Sex offender awareness: Notices meant to inform, not frighten
There are at least 57 registered sex offenders living within town limits of Prescott and Prescott Valley, according to the state's official sex offender notification Web site.
But the site only lists those sex offenders who have registered, and then only those designated as level 2 and level 3 because these are the only levels that require public notification.
In June of 1996 Arizona adopted its version of "Megan's Law," which includes a community notification process when a sex offender is released from jail or prison, or when they are on probation.
When a sex offender moves into the county, or within 10 days of conviction, they must register with the sheriff of the county where they are going to live.
Once identified, an assessment is done to determine his or her risk factor, and the offender is assigned a level between 0 and 3.
What that level represents is the risk of reoffending. A zero, which is the lowest level, requires registration only, and no community notification. Level 1 is a low risk to the community. Level 2 is an intermediate risk to the community. Level 3 is a high risk.
Members of the sheriff's department who have certified sex offender assessment training assign levels based on information about the offender's case and his or her behavior while incarcerated.
Regardless of what level of risk is originally assigned, the local chief of police has the authority, by state law, to change the level up or down as circumstances or observed behavior may dictate.
The notification process may include neighborhood fliers distributed to homes or public schools and notices sent to the local media.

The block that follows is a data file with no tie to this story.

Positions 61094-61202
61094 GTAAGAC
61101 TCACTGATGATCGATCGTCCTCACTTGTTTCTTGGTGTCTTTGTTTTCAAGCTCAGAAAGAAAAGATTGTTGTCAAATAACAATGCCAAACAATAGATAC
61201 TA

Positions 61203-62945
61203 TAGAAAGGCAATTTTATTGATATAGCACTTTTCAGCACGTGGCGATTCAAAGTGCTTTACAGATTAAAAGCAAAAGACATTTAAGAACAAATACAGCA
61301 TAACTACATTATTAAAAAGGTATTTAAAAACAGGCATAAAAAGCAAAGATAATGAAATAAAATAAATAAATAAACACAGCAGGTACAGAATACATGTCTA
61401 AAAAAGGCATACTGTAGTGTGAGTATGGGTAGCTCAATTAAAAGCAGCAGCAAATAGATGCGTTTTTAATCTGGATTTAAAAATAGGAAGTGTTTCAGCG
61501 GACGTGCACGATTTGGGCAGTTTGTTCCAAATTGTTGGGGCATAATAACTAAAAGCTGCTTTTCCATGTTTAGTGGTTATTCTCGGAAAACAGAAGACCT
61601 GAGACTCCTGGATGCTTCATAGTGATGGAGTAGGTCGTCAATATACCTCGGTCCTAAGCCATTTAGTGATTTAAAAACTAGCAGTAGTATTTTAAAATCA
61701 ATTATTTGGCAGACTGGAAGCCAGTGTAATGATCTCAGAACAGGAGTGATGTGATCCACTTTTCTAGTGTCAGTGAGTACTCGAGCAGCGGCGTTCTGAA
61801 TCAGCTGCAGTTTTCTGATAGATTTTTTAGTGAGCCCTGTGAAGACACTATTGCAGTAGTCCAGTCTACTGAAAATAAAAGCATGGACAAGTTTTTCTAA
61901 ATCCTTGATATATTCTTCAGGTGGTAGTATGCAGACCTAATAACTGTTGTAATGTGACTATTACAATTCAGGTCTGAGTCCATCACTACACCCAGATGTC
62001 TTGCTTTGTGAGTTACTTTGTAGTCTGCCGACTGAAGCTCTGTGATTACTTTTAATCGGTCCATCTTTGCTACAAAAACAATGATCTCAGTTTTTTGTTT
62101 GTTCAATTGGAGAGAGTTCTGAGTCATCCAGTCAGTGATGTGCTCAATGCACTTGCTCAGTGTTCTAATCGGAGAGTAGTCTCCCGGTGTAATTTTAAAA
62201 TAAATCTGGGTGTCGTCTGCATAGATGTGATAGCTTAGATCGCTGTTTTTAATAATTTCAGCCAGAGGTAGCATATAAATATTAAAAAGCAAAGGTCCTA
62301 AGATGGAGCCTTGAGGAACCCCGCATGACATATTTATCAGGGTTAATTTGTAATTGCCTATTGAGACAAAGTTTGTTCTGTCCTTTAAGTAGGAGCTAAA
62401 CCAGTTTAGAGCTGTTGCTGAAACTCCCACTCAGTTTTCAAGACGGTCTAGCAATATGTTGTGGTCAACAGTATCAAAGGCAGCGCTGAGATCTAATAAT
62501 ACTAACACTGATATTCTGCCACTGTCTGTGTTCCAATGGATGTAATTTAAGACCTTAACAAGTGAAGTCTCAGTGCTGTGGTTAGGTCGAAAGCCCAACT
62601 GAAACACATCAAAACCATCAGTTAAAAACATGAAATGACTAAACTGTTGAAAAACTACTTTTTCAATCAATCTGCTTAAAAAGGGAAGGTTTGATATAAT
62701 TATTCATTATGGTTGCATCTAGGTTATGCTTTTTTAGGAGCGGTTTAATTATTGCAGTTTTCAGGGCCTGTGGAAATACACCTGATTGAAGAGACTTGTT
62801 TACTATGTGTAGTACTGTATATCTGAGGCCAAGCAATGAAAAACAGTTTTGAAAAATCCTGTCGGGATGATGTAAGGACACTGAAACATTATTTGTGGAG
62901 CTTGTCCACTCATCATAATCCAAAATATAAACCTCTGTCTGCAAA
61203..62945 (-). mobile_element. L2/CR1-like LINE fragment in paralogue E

It's important to emphasize the purpose of fliers and media notices. Law enforcement agencies are not trying to instill fear in the community. They are just trying to inform -- because an informed community is a safer community.
For parents, the sex offender notifications are one more tool to help them protect their family. It's about awareness and education so that when our children are playing outside we know who our neighbors are.
Some people believe this registration law is unfair - that it creates a label that unjustly follows a convicted offender long after they have paid their debt to society. But considering what is at risk - our children - I believe it is a process that doesn't need to be fair. Especially considering that recidivism rates for sex offenders can range from 5 percent to more than 50 percent. Parents have the right to be concerned that offenders may repeat their crime.
And while the notification law is designed to help parents exercise basic safety precautions, it should not be abused.
One concern stated on the State's Sex Offender Info Center Web site is citizens trying to threaten, intimidate, or harass a sex offender in order to force them out of their neighborhood. This behavior is considered criminal activity. These individuals should have a chance to live a normal, productive life.
For more information log on to the Department of Public Safety Sex Offender Info Center Web site at www.azsexoffender.com.
What is Megan's Law?
Megan Kanka was 7 years old when a twice-convicted sex offender, living across the street from her home, brutally raped and murdered her. The crime occurred in New Jersey. In 1994, Governor Christine Todd Whitman signed "Megan's Law" requiring convicted sex offenders to register with local police. The law further establishes a system of notification to the public. President Clinton signed the law in May 1996.
Sex offender facts and characteristics
• Arizona has approximately 11,000 registered sex offenders.
• Sex offenders come from all walks of life and from all socio-economic groups. They can be male or female, rich or poor, employed or unemployed, religious or non-religious, educated or uneducated, and from any race.
• Although some sex offenders are strangers and stalkers, many know the victim as a family member, friend, or neighbor. They win a child's trust and then take advantage of that trust.
• Potential victims are likely to be children who are poor, neglected, loners or runaways.
• Many pedophiles seek out mothers of single parent families for the purpose of victimizing children.
• Sex offenders often like playgrounds and other places where children congregate.
• Most sex offenders groom their victims prior to any crime.
Source: Arizona Department of Public Safety